How to Yell in Public

Yesterday I went to my nearest Montreal subway station, paid $3.00, then just sat on the platform screaming at trains. I’m one of THOSE people now. I swear though, this isn’t a sign that I’ve gone crazy, I had VERY good reason for doing so. One of those trains was talking shit about me behind my back, and I’m not standing for it anymore! No but really, it’s an INCREDIBLE way to release stress in your body.

A couple of months ago, while reading a book on female sexuality called “Come As You Are,” I stumbled on a science-y paragraph explaining different manifestations of stress in the body* (and why they make most people avoid sex as though it were two dudes in nice suits ringing your doorbell). We have three general reactions to stress, which will likely sound familiar to you: fight, flight, and freeze.

Picture yourself in your ancestors’ shoes, thousands or millions of years ago or whatever. You’re sitting in front of the hut that you made out of leaves and your own poop, just roasting some poor animal’s organs on an open fire.

Scenario 1: You see a freakin sabertooth tiger prowling towards you, but from far away. It’s in that place you went to fart last night so your cave-partner wouldn’t hear you and tell you how disgusting you are. You made sure to fart off-wind, but crap has that ever backfired. Your best option here, is to GET THE FUCK OUTTA THERE, aka, FLIGHT.

Scenario 2: You don’t notice the sabertooth tiger prowling towards you, because you’re too busy fishing out the 4TH EYEBALL you DROPPED in the GODDAMN FIRE. When you finally look up, the sabertooth is just sitting nonchalantly next to you, licking his lips. There is no way you could run at this point, so your best option here is to grab that stick that’s not even sharp enough to hold an eyeball, and FIGHT.

Scenario 3: Okay so this scenario is the darkest one. You realize, as the sabertooth is munching on your shoulder with no intention of stopping, that this isn’t the most fun place to be. You can’t run, you clearly can’t fight, but you CAN just mentally leave your body for a while so you don’t have to WATCH him EATING YOU. This is the FREEZE response.

*If you’re interested in reading more about this, Peter Levine has written some (what I hear to be) great books on it, with a focus on how to use it to heal trauma.

In modern life, our sabertooth tigers have become… a powerpoint presentation for all your coworkers. A girl you went on a date with who’s not texting you back. A um, global pandemic, where you have lost all of your paid work, you don’t really know what you’re meant to do in life, you are having EXTRAORDINARILY intense periods*, and you are completely isolated from your friends because your boyfriend lives with two pregnant couples and you can’t afford to take ANY risks, but they’re Quebecois, so like, even though they speak really good English you feel this inherent pressure to speak French, but really that just makes you stop speaking altogether and you spend most of the time you’re at their house just glazing over in your own thoughts because they’re speaking French so fast you don’t even really know what the TOPIC is let alone the nuances of the discussion; annnnd you got in a huge fight with your landlord over a slimy deal he made with you 2 years ago that you’re only just now contesting because it would put 900 more precious dollars in your jobless pocket every year. Just an example. (Those “theoretical” couples are, for the record, very sweet)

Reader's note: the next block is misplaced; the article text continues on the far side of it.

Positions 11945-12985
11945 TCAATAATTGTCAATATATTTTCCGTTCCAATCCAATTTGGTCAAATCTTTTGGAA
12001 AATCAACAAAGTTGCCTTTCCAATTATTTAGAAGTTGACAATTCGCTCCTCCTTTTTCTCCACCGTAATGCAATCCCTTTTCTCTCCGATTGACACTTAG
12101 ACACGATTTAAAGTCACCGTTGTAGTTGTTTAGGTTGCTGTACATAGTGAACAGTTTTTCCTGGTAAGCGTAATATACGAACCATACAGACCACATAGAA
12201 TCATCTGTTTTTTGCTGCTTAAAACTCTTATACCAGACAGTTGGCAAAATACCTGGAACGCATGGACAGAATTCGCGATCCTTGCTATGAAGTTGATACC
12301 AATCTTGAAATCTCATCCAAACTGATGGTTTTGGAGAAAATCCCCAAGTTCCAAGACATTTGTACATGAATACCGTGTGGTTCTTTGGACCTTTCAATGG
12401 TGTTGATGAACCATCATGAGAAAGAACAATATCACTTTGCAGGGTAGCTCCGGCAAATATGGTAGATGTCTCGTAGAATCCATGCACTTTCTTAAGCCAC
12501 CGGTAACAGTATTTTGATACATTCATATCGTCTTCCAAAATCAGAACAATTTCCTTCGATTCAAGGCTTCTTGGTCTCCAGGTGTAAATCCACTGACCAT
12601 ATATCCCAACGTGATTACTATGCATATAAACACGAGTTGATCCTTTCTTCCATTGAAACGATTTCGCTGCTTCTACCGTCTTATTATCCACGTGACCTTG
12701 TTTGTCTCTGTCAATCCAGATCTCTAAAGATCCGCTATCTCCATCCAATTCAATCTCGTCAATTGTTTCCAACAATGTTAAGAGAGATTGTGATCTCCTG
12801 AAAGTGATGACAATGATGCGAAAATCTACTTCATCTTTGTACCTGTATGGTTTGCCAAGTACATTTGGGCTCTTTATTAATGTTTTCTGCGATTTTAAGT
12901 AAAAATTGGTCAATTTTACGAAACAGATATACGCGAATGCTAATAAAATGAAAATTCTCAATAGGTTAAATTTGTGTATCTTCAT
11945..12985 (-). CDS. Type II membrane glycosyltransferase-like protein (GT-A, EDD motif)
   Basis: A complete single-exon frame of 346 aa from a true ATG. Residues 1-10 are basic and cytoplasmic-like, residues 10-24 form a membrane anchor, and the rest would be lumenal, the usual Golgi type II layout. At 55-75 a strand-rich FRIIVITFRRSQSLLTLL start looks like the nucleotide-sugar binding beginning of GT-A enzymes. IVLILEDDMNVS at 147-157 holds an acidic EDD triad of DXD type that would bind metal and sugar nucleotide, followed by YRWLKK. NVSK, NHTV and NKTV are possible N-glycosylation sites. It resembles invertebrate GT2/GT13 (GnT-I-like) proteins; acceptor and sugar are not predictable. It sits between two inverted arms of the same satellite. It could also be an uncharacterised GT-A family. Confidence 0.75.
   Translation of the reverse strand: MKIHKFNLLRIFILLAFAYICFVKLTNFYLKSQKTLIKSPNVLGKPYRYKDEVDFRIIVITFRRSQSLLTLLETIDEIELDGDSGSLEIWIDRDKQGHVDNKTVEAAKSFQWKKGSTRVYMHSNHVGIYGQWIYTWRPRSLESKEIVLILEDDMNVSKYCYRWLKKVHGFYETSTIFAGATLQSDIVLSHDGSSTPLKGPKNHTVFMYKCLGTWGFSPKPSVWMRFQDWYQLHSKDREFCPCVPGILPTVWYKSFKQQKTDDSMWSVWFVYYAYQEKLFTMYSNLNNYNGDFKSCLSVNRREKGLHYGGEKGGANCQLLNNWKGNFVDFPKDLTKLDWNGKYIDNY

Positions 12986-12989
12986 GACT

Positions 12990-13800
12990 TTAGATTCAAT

*If you are ALSO having periods that are ruining your life, check out this article for some juicy VALIDATION.

So let’s just say I’ve been very stressed. I’ve got loads of stressors, just like the rest of you, but where does that stress go?? Especially in the winter/early spring, where only the most die-est of hards put on their smooth-bottomed sneakers and RUN on ICE. In normal times, maybe we’d go to a gym?! Or go play laser tag and run around screaming bloody murder? We could go SIT on our DEAREST FRIEND’S COUCH and TALK?!? That’d be nice. So the stress just like, stays in your body. Maybe you don’t feel it because it’s really good at spreading itself out, hiding in all those lil nooks and crannies, but it’s there. It’s even speculated to cause diseases like cancer! But that’s a topic for another… person.

I’m lucky enough to be a part of this wonderful group of 9 women who meet every Friday morning over Zoom to talk about our feelings, disguised as a kindof creative book club. Last Friday, our week’s leader had us “shake out all the stress in our bodies” to this song, and I was shocked to find myself not only dancing like one of those uninhibited hippies from Burning Man, moving like I didn’t even know was possible; but I started sobbing. Quietly, so my neighbors wouldn’t hear me. SO MUCH STRESS was being released through this shaking, that it was overwhelming me. Then suddenly my throat started closing up, and I felt like I was being strangled?! Okay so I give the experience an 8 out of 10. I asked Kass, the leader, what might have been happening? And she tells me the same thing has happened to her. “You have to engage your throat” she said, otherwise the stress gets stuck there. And when you think about our caveman stress response system, it makes total sense. If you were running from a sabertooth tiger, or hell, running INTO battle, WOULD YOU NOT YELL?!?